Book Bans Part of Texas Republican School Priorities
SAN ANTONIO — Complaints to Texas school districts regarding books that discuss topics of race and sexuality have emboldened Republican state lawmakers’ calls for reviews of the reading material.
Book reviews are now the latest priority of conservative groups which have already stood firmly against the institution of mask mandates and the teaching of critical race theory principles in public schools, as previously reported by The Well News.
Texas Gov. Greg Abbott issued a directive to the Texas Education Agency, Texas State Library and Archives Commission and the State Board of Education last month to remove “pornographic and inappropriate content” from public schools.
State Rep. Matt Krause, chairman of the Texas House Committee on General Investigating, circulated a letter in October to Texas’ state education agency that initiated an inquiry into literature possessed by Texas school districts which may “contain material that might make students feel discomfort, guilt, anguish, or any other form of psychological distress” due to their race or sexual orientation. The letter was accompanied by a list of 849 books tapped by the committee for review.
“Recently, a number of Texas school districts around the state including Carroll ISD, Spring Branch ISD, Lake Travis ISD, Leander ISD, and Katy ISD, have removed books from libraries and/or classrooms after receiving objections from students, parents, and taxpayers,” Krause wrote in his letter to TEA. “I am writing to you as the chairman of the Texas House Committee on General Investigating. Pursuant to Government Code Section 301.020(a)(4), the committee may initiate inquiries concerning any ‘matter the committee considers necessary for the information of the legislature or for the welfare and protection of state citizens.’”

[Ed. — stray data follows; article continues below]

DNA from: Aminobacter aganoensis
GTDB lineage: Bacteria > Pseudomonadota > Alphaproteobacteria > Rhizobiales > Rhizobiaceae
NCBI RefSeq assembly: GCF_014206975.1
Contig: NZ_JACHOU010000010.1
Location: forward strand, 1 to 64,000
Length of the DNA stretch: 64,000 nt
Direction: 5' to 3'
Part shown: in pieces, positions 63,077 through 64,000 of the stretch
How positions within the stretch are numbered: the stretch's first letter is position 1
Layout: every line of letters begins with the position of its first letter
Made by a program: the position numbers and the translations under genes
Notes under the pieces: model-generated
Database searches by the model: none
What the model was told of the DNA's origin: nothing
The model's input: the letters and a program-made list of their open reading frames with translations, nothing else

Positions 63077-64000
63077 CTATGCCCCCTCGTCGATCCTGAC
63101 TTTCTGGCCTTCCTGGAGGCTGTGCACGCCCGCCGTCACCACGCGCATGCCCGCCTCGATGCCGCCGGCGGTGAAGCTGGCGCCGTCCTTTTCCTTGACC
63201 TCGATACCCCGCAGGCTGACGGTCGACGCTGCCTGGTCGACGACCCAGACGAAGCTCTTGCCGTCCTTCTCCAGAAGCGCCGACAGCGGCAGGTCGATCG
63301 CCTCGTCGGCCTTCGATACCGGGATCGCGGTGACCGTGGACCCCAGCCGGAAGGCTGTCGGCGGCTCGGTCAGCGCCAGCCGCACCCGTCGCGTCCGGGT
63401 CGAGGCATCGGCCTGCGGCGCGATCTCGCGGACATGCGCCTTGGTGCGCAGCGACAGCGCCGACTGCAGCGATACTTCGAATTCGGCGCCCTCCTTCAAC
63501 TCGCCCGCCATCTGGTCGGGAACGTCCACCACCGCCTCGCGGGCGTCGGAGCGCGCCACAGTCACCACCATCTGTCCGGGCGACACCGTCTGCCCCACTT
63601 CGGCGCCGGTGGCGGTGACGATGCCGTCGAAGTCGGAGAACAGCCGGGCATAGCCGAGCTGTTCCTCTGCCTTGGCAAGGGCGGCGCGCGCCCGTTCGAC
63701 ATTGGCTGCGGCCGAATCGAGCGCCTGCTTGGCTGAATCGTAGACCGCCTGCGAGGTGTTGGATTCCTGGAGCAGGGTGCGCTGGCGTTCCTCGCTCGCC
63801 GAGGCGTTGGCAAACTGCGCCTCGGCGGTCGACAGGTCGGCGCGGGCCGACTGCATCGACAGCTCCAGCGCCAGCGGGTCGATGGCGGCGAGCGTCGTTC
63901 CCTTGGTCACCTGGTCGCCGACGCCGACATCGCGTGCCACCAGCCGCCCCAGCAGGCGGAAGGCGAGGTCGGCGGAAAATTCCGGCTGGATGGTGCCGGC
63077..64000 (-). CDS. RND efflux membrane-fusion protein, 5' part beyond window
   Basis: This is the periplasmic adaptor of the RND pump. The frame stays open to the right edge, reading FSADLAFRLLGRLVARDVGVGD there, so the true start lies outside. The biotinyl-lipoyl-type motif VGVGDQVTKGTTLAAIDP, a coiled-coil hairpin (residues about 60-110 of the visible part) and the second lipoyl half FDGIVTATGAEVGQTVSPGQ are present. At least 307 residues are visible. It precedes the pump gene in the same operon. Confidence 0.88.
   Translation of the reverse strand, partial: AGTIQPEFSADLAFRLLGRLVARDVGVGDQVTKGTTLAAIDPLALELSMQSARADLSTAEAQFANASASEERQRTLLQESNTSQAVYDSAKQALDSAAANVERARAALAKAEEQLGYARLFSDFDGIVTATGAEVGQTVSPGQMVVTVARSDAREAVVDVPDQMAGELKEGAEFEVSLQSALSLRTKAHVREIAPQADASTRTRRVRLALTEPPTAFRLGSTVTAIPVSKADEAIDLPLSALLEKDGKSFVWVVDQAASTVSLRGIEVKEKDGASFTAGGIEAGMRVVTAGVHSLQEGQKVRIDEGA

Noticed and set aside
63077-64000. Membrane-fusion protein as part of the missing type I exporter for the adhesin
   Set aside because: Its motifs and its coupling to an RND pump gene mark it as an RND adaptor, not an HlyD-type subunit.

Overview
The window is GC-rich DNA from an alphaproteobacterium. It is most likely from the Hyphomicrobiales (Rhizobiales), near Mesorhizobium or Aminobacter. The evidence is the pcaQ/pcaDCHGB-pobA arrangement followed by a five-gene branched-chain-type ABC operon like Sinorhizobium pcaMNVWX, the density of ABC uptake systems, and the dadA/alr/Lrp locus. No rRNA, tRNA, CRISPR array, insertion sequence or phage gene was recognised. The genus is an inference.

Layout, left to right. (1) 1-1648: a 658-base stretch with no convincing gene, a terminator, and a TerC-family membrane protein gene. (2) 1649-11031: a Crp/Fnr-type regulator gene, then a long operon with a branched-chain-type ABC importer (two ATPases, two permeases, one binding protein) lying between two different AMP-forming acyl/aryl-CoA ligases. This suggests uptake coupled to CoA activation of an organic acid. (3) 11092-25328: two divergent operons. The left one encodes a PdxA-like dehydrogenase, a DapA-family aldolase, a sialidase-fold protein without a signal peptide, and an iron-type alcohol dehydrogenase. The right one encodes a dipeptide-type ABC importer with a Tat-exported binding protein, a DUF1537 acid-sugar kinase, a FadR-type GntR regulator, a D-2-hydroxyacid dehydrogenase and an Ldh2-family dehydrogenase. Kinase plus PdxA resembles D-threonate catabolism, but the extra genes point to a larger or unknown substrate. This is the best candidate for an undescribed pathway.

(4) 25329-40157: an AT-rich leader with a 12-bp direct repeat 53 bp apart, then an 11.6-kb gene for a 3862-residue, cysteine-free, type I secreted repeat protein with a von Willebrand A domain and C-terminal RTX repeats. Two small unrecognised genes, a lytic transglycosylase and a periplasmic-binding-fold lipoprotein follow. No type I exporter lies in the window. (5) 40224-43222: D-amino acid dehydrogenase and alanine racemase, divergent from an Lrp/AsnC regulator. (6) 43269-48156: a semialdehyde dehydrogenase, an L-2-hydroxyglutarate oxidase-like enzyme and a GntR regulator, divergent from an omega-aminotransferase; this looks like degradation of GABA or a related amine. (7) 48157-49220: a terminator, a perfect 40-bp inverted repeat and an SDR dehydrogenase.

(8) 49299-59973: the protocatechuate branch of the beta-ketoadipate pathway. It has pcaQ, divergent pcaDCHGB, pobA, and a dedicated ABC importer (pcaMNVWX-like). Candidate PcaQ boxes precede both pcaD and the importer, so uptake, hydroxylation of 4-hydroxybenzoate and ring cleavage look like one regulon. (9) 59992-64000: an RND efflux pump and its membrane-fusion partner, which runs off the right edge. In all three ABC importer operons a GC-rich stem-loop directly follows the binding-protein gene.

Krause’s letter informs the districts to identify how many copies of each book in the attached list they possess and to specify in which campus locations the books are located as well as how much the districts spent to obtain the literature. The directive aims to purge public school libraries of reading material that could violate the newly instituted “critical race theory” law, although this concept describes an academic framework that is almost exclusively taught at the college level.
Local public libraries have also begun pulling books from shelves for review to determine whether their content is age appropriate for school children. Libraries in Texas are now similarly conducting book reviews at the behest of local residents who have lodged complaints about the content of the literature.
Roosevelt Weeks, director of the Austin Public Library, issued a written statement on Monday expressing displeasure with the Republican backed inquiry into school content. The Texas Library Association and the American Library Association have also issued statements in opposition to the inquiry.
“Parents and teachers are the experts on kids and classrooms — not politicians,” Texas Democratic Party Chair Gilberto Hinojosa said in a written statement. “But right now, [Gov.] Greg Abbott is continuing with his censorship crusade, and trying to place our classrooms under the rigid control of a handful of extremist politicians with no experience educating kids and no knowledge of child development. That’s backwards.”
Hinojosa continued, “Racism, sexism, economic inequality — these are real things that affect the lives of our kids and the world around them. Kids and teens need to have a safe environment to learn about their world in an age-appropriate way — not to have their lived experience and reality erased from the textbooks because a couple [of] politicians are threatened by it.”
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